Cerebral palsy isn’t a progressive condition, but symptoms and functional impairment may change over time. Factors like age at the time of diagnosis and support may make a difference.

Cerebral palsy is a group of neurological disorders commonly diagnosed during infancy or early childhood. Brain damage is the common cause.

Cerebral palsy involves permanent, lifelong impairment that can affect body movement, muscle coordination, learning, hearing, and speech.

The disorders are considered “nonprogressive.” This means the brain damage that led to cerebral palsy doesn’t get worse over time. But, symptoms of cerebral palsy may change during a person’s lifetime, and functional impairment may get worse with age for some people.

Although the brain damage that causes cerebral palsy isn’t progressive, symptoms can change or get worse over time.

Emerging research suggests that functional impairment and secondary complications of cerebral palsy may get worse with age.

Adults with cerebral palsy may experience a higher rate of chronic health conditions, reduced physical activity, and an increased risk of musculoskeletal complications.

According to the National Institute of Neurological Disorders and Stroke, most people with cerebral palsy experience some form of premature aging by the time they reach their 40s as a result of stress and strain from the disease.

Also, adults with cerebral palsy report difficulty with social engagement, which may lead to mental health challenges and lower quality of life.

A 2023 study found that a lack of medical and rehabilitative care for adults with cerebral palsy may lead to a variety of respiratory, musculoskeletal, and related complications. Early intervention in children with cerebral palsy is crucial, but the researchers concluded that proactive care throughout adulthood is also essential.

Common complications of cerebral palsy

In children, complications of cerebral palsy may include:

  • intellectual disability and learning difficulties
  • seizure disorder
  • delayed growth and development
  • spinal deformities
  • osteoarthritis
  • impaired vision
  • hearing loss
  • speech and language disorders
  • incontinence
  • muscle contractures
  • inactivity
  • malnutrition
  • bone fractures
  • mental health conditions

In adults, complications of cerebral palsy may include:

  • premature aging
  • difficulties performing tasks at work
  • mental health conditions like depression and anxiety
  • chronic pain and fatigue
  • postimpairment syndrome, which can involve pain, fatigue, weakness, arthritis, and bone deformities
  • osteoarthritis and degenerative arthritis
  • other medical conditions, such as hypertension, incontinence, bladder dysfunction, and difficulty swallowing

Current research also suggests adults with cerebral palsy have an increased risk of:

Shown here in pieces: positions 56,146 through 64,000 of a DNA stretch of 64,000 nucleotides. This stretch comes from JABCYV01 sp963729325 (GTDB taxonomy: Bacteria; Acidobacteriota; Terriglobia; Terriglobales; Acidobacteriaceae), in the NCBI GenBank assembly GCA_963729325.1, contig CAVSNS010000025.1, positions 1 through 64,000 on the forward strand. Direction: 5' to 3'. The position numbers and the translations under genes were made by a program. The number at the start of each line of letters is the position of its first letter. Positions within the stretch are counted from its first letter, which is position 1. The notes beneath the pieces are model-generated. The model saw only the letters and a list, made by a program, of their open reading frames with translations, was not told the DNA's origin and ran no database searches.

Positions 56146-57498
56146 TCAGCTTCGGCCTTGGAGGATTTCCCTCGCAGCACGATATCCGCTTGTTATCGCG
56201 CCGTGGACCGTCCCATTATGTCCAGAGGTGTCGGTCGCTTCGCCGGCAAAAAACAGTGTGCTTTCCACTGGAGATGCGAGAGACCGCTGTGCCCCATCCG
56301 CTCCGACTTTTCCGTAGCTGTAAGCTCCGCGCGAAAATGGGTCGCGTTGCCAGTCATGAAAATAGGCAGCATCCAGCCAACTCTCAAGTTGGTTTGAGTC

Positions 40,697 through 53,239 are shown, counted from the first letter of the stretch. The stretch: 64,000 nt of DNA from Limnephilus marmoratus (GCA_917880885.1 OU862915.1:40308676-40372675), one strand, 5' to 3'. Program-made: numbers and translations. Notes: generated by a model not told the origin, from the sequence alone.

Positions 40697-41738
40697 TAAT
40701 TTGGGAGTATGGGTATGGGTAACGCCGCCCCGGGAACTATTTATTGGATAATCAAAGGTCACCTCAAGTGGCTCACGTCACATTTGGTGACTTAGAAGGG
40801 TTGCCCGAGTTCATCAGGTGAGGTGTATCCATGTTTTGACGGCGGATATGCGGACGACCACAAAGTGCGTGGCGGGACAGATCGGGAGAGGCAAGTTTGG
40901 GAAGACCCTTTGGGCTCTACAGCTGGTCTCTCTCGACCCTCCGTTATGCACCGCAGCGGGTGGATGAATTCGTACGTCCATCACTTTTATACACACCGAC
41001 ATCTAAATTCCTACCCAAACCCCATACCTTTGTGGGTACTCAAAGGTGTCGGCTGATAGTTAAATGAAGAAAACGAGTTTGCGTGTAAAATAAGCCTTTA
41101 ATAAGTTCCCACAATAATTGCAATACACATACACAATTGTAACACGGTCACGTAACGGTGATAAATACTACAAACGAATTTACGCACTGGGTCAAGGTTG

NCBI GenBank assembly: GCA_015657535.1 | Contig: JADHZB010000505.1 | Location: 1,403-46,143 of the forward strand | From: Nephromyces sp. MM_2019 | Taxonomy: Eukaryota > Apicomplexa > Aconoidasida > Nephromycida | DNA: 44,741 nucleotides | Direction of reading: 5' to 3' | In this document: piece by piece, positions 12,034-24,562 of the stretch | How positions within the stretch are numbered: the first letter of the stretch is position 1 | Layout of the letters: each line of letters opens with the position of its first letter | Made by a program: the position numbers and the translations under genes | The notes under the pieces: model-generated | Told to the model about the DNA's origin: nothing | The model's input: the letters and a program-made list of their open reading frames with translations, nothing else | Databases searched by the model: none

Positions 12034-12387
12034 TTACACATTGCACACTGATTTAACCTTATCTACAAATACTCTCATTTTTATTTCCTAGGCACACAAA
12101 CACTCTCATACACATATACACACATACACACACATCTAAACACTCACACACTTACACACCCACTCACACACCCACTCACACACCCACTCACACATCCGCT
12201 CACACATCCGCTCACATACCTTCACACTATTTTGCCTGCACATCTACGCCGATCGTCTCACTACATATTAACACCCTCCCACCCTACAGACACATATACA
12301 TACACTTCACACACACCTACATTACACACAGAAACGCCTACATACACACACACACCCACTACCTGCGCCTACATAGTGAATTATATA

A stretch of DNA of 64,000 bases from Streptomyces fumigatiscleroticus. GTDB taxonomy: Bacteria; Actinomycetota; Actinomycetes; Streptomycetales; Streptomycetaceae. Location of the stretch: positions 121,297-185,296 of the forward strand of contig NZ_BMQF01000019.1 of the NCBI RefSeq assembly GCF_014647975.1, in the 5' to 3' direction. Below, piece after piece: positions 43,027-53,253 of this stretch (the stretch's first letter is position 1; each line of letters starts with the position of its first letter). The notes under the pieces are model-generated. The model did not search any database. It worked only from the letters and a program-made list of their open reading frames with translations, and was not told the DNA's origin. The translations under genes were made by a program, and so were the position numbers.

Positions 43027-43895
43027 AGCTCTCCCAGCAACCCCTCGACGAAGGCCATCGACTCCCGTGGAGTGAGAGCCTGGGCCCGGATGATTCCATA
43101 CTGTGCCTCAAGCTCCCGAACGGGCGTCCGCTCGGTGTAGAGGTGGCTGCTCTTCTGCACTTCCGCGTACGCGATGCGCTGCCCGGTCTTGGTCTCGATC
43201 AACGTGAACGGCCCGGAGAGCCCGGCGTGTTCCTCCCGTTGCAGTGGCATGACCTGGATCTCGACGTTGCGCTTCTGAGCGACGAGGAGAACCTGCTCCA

In children, the symptoms of cerebral palsy may change over time, but the condition generally remains stable.

For example, a child with mild cerebral palsy may have slight difficulty walking. This problem will persist throughout the child’s lifetime and may improve with supportive treatment, but the child will not lose additional motor skills as a result of cerebral palsy.

If a child experiences a continuous loss of motor skills, it’s more likely the result of a condition other than cerebral palsy. This could include genetic or muscle disease, metabolism disorder, or nervous system tumors.

As people with cerebral palsy age, they may experience worsening impairment and develop secondary complications. Symptoms of complications may include:

  • increasing chronic pain and fatigue
  • progressive muscle stiffness and spasms
  • sudden or progressive weakness
  • bone fractures during physical therapy sessions
  • symptoms of anxiety and depression
  • development of other health conditions, such as diabetes or hypertension

Research from 2013 suggests secondary factors related to cerebral palsy may worsen functional impairment during adulthood. These factors include:

  • being less physically active
  • obesity
  • premature sarcopenia (loss of muscle mass)

Physical training and nutritional intervention may help prevent worsening impairment, but more research is needed.

Other studies suggest people with cerebral palsy don’t receive adequate medical and rehabilitative care during adulthood, which leads to worsening impairment and secondary complications.

One reason is that research and care of cerebral palsy has focused primarily on children. Another reason is that limited federal and community resources are available to adults with the disorder.

As more children with cerebral palsy live into adulthood, more research is needed on how to better support adults living with the disorder.

Most people with mild to moderate cases of cerebral palsy have near-typical life expectancies. In fact, almost all children with cerebral palsy survive into adulthood.

An estimated 80% of people with cerebral palsy live beyond 58 years old.

But, while life expectancy has greatly increased over the past few decades, children with the most severe disability have lower survival rates.

The brain damage that causes cerebral palsy doesn’t get worse, but symptoms and impairment may change or worsen over time. New research shows that adults with cerebral palsy may develop secondary complications that lead to increased impairment with age.

Children with mild to moderate cerebral palsy live into adulthood with a near-typical life expectancy. Ongoing medical care during adulthood is key for improving quality of life.